Look Out For Other People’s Animals in Sandy

Published by Michelle Kretzer.

By now, we hope everyone is prepared as Hurricane Sandy batters the eastern United States and Canada with gale-force winds, massive walls of water, and, in some spots, snow. While we wish that everyone who evacuated would have taken their animals with them and that those who are staying will have allowed their animals indoors to ride out the storm in safety, we know that not everyone understands that domesticated animals cannot survive “on instinct” and that they stand little chance if left outside. Especially during natural disasters, animal advocates must be vigilant about helping chained dogs, ”outdoor cats,” and rabbits left outside in hutches.

If you know of animals kept on chains or in hutches or pens, please look out for them! You may be their only hope. People do not always do what’s needed, and animals die miserably during these weather emergencies. If necessary, beg guardians to allow their animals indoors until the storm is over. If the guardian refuses, be persuasive and ask to take the animals to your home and then return them when it’s safe. If all else fails, note the animals’ condition and location and call animal control, the police, or other local authorities and implore them to use their power to rescue the animals. If people have left and you must take emergency action to save an animal in rising waters or another situation, then you must do what you need to do.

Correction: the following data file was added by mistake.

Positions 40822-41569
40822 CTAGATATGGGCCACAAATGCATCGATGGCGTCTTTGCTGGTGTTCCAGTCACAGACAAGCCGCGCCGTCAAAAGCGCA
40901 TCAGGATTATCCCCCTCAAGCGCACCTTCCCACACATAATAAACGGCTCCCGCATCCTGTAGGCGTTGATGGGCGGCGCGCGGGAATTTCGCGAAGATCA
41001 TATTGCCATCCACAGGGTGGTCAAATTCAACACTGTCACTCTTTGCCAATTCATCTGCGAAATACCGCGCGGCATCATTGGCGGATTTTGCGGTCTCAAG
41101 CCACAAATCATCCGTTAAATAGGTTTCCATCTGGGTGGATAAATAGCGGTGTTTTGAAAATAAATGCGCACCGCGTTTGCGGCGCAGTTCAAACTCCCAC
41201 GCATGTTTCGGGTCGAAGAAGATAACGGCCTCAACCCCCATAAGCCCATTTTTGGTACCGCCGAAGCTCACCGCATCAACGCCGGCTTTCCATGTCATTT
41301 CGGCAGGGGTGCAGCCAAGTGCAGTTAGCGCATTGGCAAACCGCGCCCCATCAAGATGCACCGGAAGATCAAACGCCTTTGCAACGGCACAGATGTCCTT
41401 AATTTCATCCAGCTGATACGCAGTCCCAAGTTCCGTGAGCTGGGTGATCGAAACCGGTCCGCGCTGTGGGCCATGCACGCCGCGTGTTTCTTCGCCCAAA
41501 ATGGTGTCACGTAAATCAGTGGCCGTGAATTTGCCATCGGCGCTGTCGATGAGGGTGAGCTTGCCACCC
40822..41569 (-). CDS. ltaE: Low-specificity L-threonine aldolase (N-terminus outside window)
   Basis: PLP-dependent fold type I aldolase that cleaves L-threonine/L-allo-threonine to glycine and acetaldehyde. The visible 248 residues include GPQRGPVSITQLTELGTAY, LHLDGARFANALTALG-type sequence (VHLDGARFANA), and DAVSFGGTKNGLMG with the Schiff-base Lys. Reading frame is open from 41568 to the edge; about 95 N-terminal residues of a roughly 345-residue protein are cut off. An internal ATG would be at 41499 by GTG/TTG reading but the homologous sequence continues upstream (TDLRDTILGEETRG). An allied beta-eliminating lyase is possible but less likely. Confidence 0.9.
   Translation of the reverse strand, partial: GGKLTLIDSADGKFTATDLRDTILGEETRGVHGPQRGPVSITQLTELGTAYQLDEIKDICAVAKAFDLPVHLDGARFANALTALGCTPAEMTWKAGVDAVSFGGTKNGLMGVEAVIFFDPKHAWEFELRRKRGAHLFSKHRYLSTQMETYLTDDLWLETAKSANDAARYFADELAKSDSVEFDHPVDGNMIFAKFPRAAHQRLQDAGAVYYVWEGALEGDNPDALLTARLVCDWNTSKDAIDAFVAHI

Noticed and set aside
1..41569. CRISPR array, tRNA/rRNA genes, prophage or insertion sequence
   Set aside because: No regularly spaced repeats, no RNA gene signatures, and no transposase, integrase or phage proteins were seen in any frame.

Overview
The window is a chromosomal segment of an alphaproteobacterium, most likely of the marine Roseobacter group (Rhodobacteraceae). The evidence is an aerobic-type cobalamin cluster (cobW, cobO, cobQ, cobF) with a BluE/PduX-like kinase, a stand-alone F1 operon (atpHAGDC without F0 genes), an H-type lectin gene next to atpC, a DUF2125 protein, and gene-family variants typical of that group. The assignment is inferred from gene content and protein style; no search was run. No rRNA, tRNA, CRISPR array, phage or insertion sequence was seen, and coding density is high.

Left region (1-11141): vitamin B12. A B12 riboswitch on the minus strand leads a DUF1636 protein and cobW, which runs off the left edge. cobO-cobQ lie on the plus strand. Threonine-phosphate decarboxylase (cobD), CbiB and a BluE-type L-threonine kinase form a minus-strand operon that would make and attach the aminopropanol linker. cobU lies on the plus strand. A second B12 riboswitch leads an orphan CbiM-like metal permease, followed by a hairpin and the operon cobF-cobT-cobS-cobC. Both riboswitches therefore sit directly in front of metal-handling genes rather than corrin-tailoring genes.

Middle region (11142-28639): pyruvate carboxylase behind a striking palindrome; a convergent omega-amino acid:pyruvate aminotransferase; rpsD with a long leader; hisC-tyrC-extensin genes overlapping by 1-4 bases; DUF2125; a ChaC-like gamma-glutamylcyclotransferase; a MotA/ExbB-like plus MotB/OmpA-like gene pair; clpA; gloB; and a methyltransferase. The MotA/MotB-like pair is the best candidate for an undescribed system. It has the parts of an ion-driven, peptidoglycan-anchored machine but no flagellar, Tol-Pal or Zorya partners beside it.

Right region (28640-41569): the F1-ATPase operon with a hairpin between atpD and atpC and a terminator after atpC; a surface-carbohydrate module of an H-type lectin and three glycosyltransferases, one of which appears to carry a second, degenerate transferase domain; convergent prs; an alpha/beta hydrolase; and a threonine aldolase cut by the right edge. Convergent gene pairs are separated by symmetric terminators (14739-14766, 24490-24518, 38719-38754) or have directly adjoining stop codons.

PETA’s vans at our Norfolk, Virginia, headquarters and Washington, D.C., offices are stocked with food, medicine, and other supplies, and we will be diligently combing the surrounding areas searching for any animals in need. In times of disaster, we rely on our generous Animal Emergency Fund donors to make these rescues possible. If you are able, please consider supporting our Hurricane Sandy rescue efforts. 

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 Ingrid E. Newkirk

“Almost all of us grew up eating meat, wearing leather, and going to circuses and zoos. We never considered the impact of these actions on the animals involved. For whatever reason, you are now asking the question: Why should animals have rights?” READ MORE

— Ingrid E. Newkirk, PETA President and co-author of Animalkind